These are also known as neuroleptics, and are mostly used in treating psychotic disorders including schizophrenia,” (Whitaker & Cooper, 2007). These prescriptions can also be given or prescribed for bipolar disorder patients or added as an antidepressant to be able to treat depression. There is a medication that can be used in treatment of certain mental disorders and they include the following: Psychotic disorders: Chlorpromazine; Injection, Oral liquid, Tablet Fluphenazine: Injection Haloperidol: Injection, Tablet Depressive disorders: Amitriptyline: Tablet Fluoxetine: Capsule or tablet.

Bipolar disorders: Carbamazepine; Tablet (scored) Lithium carbonate: Capsule or tablet Valproic acid: Tablet Generalized anxiety and sleep disorders: Diazepam; Tablet Obsessive-compulsive disorders and Panic attacks: Clomipramine: Capsule Although these medications can be very helpful to the user in reducing the symptoms, they have their pros and cons (Sammons & Schmidt, 2001). The main advantages include the fact that these medications treatment help individuals whose anxiety indications make it difficult for them to attend and participate or to practice therapy exercises.

Secondly, these medications can also benefit a person when they have a co-occuring disorder that does interfere with the particular treatment for example depression. Thirdly, the medications can also help people to endure more difficult and anxiety-aggravating exposure better, and response prevention (ERP) exercises (Sammons, 2002). One of the major disadvantages is that some people keep on experiencing some side effects from the medication and also some become uncomfortable with the medication because of these same side effects.

One of the side effects is headache. In addition, some of these patients do not experience the response expected from the medication hence not able to benefit a lot from the particular prescription that they had been given. Mental disorders are best treated pharmacologically, but based on literature review of various medical practitioners as well as academia’s pharmacological treatment, the use of medication to treat a condition cannot be fully relied upon as the best and only solution to treat mental disorders (Ormel, et al 1994).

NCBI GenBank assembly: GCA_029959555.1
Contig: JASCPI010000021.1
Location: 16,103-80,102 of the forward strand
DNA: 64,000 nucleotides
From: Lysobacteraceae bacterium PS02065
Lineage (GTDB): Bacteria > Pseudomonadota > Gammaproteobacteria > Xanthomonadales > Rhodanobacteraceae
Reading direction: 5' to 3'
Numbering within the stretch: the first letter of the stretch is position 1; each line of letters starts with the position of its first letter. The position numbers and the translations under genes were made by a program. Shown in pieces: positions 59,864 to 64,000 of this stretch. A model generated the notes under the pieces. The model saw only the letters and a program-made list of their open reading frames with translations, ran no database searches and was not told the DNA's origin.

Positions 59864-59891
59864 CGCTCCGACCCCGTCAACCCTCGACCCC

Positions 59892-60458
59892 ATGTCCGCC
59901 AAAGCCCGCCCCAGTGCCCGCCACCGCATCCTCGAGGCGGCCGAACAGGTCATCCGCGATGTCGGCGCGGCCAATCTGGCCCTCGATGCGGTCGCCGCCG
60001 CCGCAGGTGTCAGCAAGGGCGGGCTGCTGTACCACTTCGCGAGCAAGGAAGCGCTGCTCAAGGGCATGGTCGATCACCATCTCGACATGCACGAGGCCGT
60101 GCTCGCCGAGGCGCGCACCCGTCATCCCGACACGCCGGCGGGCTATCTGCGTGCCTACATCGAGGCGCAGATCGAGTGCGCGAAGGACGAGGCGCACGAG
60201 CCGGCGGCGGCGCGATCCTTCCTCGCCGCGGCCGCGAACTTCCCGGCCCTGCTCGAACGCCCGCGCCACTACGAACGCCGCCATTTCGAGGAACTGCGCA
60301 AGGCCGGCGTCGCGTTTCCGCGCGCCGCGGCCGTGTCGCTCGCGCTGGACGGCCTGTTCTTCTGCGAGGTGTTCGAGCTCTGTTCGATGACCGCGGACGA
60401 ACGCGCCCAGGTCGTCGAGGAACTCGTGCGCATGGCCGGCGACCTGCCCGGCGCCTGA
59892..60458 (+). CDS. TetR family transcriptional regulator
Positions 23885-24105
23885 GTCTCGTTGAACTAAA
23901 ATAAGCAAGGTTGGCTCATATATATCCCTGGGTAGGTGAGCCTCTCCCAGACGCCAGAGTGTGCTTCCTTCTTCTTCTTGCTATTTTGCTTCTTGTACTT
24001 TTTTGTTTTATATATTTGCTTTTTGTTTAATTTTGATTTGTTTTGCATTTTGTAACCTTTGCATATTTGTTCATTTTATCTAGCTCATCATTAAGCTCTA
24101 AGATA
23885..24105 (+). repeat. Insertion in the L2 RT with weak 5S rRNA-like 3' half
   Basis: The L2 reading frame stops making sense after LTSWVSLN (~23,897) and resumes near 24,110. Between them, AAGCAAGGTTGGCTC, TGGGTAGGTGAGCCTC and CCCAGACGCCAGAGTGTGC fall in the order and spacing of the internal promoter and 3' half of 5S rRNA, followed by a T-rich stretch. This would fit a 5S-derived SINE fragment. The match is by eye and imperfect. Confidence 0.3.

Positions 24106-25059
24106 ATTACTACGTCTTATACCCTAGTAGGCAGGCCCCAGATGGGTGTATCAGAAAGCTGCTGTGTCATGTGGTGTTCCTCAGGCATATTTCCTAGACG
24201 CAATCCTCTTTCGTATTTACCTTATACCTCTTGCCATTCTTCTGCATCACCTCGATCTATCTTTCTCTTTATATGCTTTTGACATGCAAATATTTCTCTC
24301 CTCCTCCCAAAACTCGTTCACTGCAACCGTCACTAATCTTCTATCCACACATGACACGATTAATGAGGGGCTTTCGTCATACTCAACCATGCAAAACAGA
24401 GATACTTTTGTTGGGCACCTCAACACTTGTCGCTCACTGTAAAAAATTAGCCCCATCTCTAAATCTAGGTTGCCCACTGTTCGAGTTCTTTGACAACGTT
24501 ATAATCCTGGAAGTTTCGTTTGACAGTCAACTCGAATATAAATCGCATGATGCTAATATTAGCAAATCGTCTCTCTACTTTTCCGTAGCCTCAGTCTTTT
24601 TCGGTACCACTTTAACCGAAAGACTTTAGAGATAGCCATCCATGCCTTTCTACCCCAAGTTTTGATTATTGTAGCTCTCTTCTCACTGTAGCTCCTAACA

Pharmacology should be used alongside other methods used in treating mental disorder such as psyotherapy. In a situation where the patient has an allergic reaction to the medicine used for the treatment of the mental disorder, medical practitioners prefer the employment of other techniques temporary, before the best approach to treat the disorder is determined. In conclusion, pharmacological treatment is a good treatment technique for mental disorders but is reliant on other techniques for effectiveness. References American Psychiatric Association.

(2013). Diagnostic and Statistical Manual of Mental Disorders. Arlington: American Psychiatric Publishing Canadian Mental Health association(n. d), Anxiety Disorders. Retrieved on 01/05/2013 from http://www. cmha. ca/mental-health/understanding-mental-illness/anxiety-disorders/ Harding, T. W. , De Arango, V. , Baltazar, J. , Climent, C. E. , Ibrahim, H. H. , Ladrido-Ignacio,A. L. & Wig, N. N. , (2009). “Mental disorders in primary health care: a study oftheir frequency and diagnosis in four developing countries. ” Psychological Medicine.

Vol. 10 (2) pp 231-241 Jacofsky, D. ( n. d). Pharmacologic Treatments. Retrieved on 02/05/2013 from http://www. sevencounties. org/poc/view_doc. php? type=doc&id=38501&cn=1 Marchesi, C. (2008). “Pharmacological Management of Panic Disorder,” Neuropsychiatric Disease and Treatment. 4(1): 93-106 MFMER (2012). Treatments and drugs. Retrieved on 01/05/2013 from http://www. mayoclinic. com/health/mental-illness/DS01104/DSECTION=treatments-and-drugs MHPOD,( n. d). Pharmacological interventions. Retrieved on 01/05/2013 from http://www. mhpod. gov.

au/assets/sample_topics/Pharmacological_treatments. html Ormel, J. , VonKorff, M. , Ustun, T. B. , Pini, S. , Korten, A. , Oldehinkel, T. , (1994). “CommonMental Disorders and Disability Across Cultures Results From the WHOCollaborative Study on Psychological Problems in General Health Care” The Journalof the American Medical Association. Vol 272, (22). Sammons, M. T. & Schmidt, N. B. (2001). Combined Treatments for Mental Disorders: A Guideto Psychological and Pharmacological Interventions. Washington D. C: AmerPsychological Assn WebMD,(n. d).

Types of Mental Illness. Retrieved on 01/05/2013 from http://www. webmd. com/mental-health/mental-health-types-illness. Whitaker, L. C. & Cooper, S. L. (2007). Pharmacological Treatment of College Students with Psychological Problems. London: Routledge WHO. (2009). Pharmacological treatment of mental disorders in primary health care. Retrieved on 01/05/2013 fromhttp://whqlibdoc. who. int/publications/2009/9789241547697_eng. pdf World Health Organization. (2010). Pharmacological Treatment of Mental Disorders inPrimary Health Care. Geneva: World Health Organization.